Illuminating dark photons with high-energy colliders

David Curtin, Rouven Essig, Stefania Gori, Jessie Shelton

Research output: Contribution to journalArticle

Abstract

Abstract: High-energy colliders offer a unique sensitivity to dark photons, the mediators of a broken dark U(1) gauge theory that kinetically mixes with the Standard Model (SM) hypercharge. Dark photons can be detected in the exotic decay of the 125 GeV Higgs boson, h→ZZD →4ℓ, and in Drell-Yan events, pp→ZD → ℓℓ. If the dark U(1) is broken by a hidden-sector Higgs mechanism, then mixing between the dark and SM Higgs bosons also allows the exotic decay h → ZDZD → 4ℓ. We show that the 14 TeV LHC and a 100 TeV proton-proton collider provide powerful probes of both exotic Higgs decay channels. In the case of kinetic mixing alone, direct Drell-Yan production offers the best sensitivity to ZD , and can probe ϵ ≳ 9 × 10−4 (4 × 10−4) at the HL-LHC (100 TeV pp collider). The exotic Higgs decay h → ZZD offers slightly weaker sensitivity, but both measurements are necessary to distinguish the kinetically mixed dark photon from other scenarios. If Higgs mixing is also present, then the decay h → ZDZD can allow sensitivity to the ZD for ϵ ≳ 10−9 − 10−6 (10−10 − 10−7) for the mass range 2mμ < mZD < mh/2 by searching for displaced dark photon decays. We also compare the ZD sensitivity at pp colliders to the indirect, but model-independent, sensitivity of global fits to electroweak precision observables. We perform a global electroweak fit of the dark photon model, substantially updating previous work in the literature. Electroweak precision measurements at LEP, Tevatron, and the LHC exclude ϵ as low as 3 × 10−2. Sensitivity can be improved by up to a factor of ∼ 2 with HL-LHC data, and an additional factor of ∼ 4 with ILC/GigaZ data.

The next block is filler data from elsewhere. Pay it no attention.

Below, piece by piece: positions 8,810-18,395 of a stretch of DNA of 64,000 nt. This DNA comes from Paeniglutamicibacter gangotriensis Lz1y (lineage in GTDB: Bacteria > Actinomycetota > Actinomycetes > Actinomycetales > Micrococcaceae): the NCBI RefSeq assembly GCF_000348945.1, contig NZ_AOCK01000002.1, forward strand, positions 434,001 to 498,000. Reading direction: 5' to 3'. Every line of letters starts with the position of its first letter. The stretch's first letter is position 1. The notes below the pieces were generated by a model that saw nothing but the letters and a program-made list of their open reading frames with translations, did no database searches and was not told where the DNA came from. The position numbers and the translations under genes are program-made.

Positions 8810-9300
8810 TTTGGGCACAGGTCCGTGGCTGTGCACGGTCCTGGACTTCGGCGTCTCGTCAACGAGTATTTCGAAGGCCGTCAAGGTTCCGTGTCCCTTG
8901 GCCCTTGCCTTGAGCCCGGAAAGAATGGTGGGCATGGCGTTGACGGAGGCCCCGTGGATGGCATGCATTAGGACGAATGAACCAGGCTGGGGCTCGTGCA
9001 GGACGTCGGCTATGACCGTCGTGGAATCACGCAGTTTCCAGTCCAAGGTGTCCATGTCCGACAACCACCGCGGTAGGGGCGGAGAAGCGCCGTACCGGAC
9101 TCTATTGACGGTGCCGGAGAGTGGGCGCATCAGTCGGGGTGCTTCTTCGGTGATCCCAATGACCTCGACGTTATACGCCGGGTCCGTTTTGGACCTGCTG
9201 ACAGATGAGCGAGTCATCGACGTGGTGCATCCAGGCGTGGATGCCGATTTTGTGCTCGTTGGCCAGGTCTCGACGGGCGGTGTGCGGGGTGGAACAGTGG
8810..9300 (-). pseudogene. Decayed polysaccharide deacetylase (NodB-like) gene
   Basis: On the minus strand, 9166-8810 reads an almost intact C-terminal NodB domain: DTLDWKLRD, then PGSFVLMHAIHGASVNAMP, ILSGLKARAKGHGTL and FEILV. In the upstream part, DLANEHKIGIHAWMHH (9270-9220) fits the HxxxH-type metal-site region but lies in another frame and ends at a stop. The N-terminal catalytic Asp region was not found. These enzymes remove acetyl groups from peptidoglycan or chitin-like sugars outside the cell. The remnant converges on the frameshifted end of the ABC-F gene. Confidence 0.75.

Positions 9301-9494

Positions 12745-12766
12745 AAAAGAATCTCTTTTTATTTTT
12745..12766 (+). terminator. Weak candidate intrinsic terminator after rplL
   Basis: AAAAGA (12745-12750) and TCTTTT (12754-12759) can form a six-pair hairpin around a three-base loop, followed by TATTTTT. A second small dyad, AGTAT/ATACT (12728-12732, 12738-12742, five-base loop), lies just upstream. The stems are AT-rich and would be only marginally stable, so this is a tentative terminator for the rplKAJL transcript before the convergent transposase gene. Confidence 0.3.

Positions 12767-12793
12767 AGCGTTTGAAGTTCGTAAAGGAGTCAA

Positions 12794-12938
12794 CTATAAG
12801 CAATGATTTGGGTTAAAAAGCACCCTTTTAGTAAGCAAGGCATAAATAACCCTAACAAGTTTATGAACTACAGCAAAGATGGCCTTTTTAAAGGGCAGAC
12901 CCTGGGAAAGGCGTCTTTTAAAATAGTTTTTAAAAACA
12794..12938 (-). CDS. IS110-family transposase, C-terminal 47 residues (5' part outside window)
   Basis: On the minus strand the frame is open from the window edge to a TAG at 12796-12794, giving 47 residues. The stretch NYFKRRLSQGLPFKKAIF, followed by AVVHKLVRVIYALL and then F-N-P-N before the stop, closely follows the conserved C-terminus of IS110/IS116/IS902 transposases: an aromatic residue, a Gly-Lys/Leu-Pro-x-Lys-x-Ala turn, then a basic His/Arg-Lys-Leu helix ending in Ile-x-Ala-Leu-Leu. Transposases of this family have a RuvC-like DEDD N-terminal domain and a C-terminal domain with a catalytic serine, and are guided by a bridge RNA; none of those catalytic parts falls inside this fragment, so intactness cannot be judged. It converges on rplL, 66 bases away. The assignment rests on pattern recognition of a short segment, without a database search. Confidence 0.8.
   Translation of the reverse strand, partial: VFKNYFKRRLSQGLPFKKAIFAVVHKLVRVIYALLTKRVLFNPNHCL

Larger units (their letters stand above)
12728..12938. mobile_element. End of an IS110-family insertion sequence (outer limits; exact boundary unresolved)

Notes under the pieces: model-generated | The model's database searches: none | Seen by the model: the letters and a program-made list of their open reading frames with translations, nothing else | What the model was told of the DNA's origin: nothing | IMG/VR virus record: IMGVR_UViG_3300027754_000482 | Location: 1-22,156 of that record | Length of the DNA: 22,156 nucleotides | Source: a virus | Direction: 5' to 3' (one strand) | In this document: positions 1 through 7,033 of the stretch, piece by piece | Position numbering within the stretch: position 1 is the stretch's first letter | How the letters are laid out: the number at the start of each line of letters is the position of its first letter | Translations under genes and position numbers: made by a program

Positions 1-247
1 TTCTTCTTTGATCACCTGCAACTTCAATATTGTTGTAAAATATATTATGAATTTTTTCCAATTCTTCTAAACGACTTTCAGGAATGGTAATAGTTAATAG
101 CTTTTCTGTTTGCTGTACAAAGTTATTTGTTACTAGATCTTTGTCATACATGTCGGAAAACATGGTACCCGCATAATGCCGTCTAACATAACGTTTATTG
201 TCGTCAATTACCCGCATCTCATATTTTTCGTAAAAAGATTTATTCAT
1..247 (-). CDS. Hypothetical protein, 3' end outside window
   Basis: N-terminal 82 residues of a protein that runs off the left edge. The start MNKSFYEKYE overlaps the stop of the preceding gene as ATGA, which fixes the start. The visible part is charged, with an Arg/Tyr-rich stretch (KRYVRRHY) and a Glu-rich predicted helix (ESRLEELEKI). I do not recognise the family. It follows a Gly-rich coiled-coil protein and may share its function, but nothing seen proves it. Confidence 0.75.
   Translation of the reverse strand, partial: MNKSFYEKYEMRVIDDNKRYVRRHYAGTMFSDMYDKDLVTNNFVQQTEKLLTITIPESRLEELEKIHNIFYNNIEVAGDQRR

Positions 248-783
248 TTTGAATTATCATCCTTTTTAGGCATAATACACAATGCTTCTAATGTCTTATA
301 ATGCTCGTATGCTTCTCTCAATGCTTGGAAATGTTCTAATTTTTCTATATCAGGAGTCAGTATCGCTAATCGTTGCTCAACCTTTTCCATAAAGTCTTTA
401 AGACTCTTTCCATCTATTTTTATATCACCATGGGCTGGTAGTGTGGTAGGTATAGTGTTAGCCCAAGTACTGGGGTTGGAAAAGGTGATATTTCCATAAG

Original languageEnglish (US)
Article number157
Pages (from-to)1-45
Number of pages45
JournalJournal of High Energy Physics
Volume2015
Issue number2
DOIs
StatePublished - Jan 1 2015

Keywords

  • Beyond Standard Model
  • Gauge Symmetry
  • Higgs Physics

ASJC Scopus subject areas

  • Nuclear and High Energy Physics

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